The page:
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A Unit Record Analysis of Older Male Labour Force Participation




Type Of Work


  • Scholarly edition

Abstract


  • This paper presents empirical analyses of econometric models of

    older males’ labour force participation based upon the orthodox theory

    of labour supply. The aim is to assess the effectiveness of using of micro

    data to account for older male labour force participation rate patterns

    over recent decades. As such, the influence of financial variables from

    the budget constraint and observable characteristics from the utility

    function are incorporated into reduced form models estimating the older

    male’s expected retirement age and the probability of an older male’s

    labour force participation using unit record data. The research findings

    presented emphasise the role of human capital and potential market wages

    for an older individual’s labour force participation. In contrast, the

    coefficients attached to observable characteristics variables, representing

    tastes and preferences for work and leisure, were rarely statistically

    significant or of a consistent sign across age groups or time periods,

    meaning that that unobservable tastes may dominate the labour force

    participation decision. A major finding was that higher wage earners were

    more likely to anticipate an earlier exit than lower earners. This shows

    that expectations do not necessarily match actual labour force

    participation behaviour, and that lower wage earners may be more

    vulnerable to unanticipated labour force exit. Finally, micro-based

    findings were not adequately translated to the macro level, being unable

    to directly offer inferences for aggregate changes in older male labour

    force participation rates over time. This problem of aggregation results

    in a fallacy of composition in reasoning, meaning that the micro models

    presented have only limited use for explaining older male labour force

    participation rate patterns over recent decades.

Publication Date


  • 2003

Citation


  • O'Brien, M. (2003). A Unit Record Analysis of Older Male Labour Force Participation. Retrieved from http://business.uow.edu.au/econ/who/index.html

Web Of Science Accession Number


Type Of Work


  • Scholarly edition

Abstract


  • This paper presents empirical analyses of econometric models of

    older males’ labour force participation based upon the orthodox theory

    of labour supply. The aim is to assess the effectiveness of using of micro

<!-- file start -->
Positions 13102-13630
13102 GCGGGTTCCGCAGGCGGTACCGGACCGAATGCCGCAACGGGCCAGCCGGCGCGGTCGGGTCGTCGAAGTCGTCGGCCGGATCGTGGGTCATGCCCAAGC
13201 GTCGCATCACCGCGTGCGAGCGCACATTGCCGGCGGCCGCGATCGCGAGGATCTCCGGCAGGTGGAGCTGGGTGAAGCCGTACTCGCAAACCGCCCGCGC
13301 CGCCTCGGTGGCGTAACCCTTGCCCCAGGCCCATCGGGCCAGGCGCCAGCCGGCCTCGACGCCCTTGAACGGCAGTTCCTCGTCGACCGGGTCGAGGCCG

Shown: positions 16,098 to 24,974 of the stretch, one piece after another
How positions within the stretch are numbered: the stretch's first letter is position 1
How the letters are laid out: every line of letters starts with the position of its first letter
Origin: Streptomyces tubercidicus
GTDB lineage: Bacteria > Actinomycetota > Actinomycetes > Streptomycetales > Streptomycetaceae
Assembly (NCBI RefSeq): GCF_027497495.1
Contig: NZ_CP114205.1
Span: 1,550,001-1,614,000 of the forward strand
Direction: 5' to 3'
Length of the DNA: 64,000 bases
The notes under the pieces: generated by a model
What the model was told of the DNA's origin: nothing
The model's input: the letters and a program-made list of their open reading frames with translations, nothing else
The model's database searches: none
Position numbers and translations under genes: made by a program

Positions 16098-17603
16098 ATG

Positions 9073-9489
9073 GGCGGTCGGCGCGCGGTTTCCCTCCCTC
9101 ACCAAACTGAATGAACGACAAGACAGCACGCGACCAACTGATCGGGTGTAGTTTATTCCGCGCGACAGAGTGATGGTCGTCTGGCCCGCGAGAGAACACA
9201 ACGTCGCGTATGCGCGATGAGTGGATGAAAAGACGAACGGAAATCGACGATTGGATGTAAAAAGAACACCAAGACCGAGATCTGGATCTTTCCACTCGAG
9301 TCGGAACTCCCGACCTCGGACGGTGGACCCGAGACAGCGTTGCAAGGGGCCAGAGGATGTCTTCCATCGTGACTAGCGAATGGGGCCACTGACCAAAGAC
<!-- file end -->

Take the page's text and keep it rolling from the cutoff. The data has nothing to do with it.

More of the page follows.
data to account for older male labour force participation rate patterns

    over recent decades. As such, the influence of financial variables from

    the budget constraint and observable characteristics from the utility

    function are incorporated into reduced form models estimating the older

    male’s expected retirement age and the probability of an older male’s

    labour force participation using unit record data. The research findings

    presented emphasise the role of human capital and potential market wages

    for an older individual’s labour force participation. In contrast, the

    coefficients attached to observable characteristics variables, representing

    tastes and preferences for work and leisure, were rarely statistically

    significant or of a consistent sign across age groups or time periods,

    meaning that that unobservable tastes may dominate the labour force

    participation decision. A major finding was that higher wage earners were

    more likely to anticipate an earlier exit than lower earners. This shows

    that expectations do not necessarily match actual labour force

    participation behaviour, and that lower wage earners may be more

    vulnerable to unanticipated labour force exit. Finally, micro-based

    findings were not adequately translated to the macro level, being unable

    to directly offer inferences for aggregate changes in older male labour

    force participation rates over time. This problem of aggregation results

    in a fallacy of composition in reasoning, meaning that the micro models

    presented have only limited use for explaining older male labour force

    participation rate patterns over recent decades.

Publication Date


  • 2003

Citation


  • O'Brien, M. (2003). A Unit Record Analysis of Older Male Labour Force Participation. Retrieved from http://business.uow.edu.au/econ/who/index.html

Web Of Science Accession Number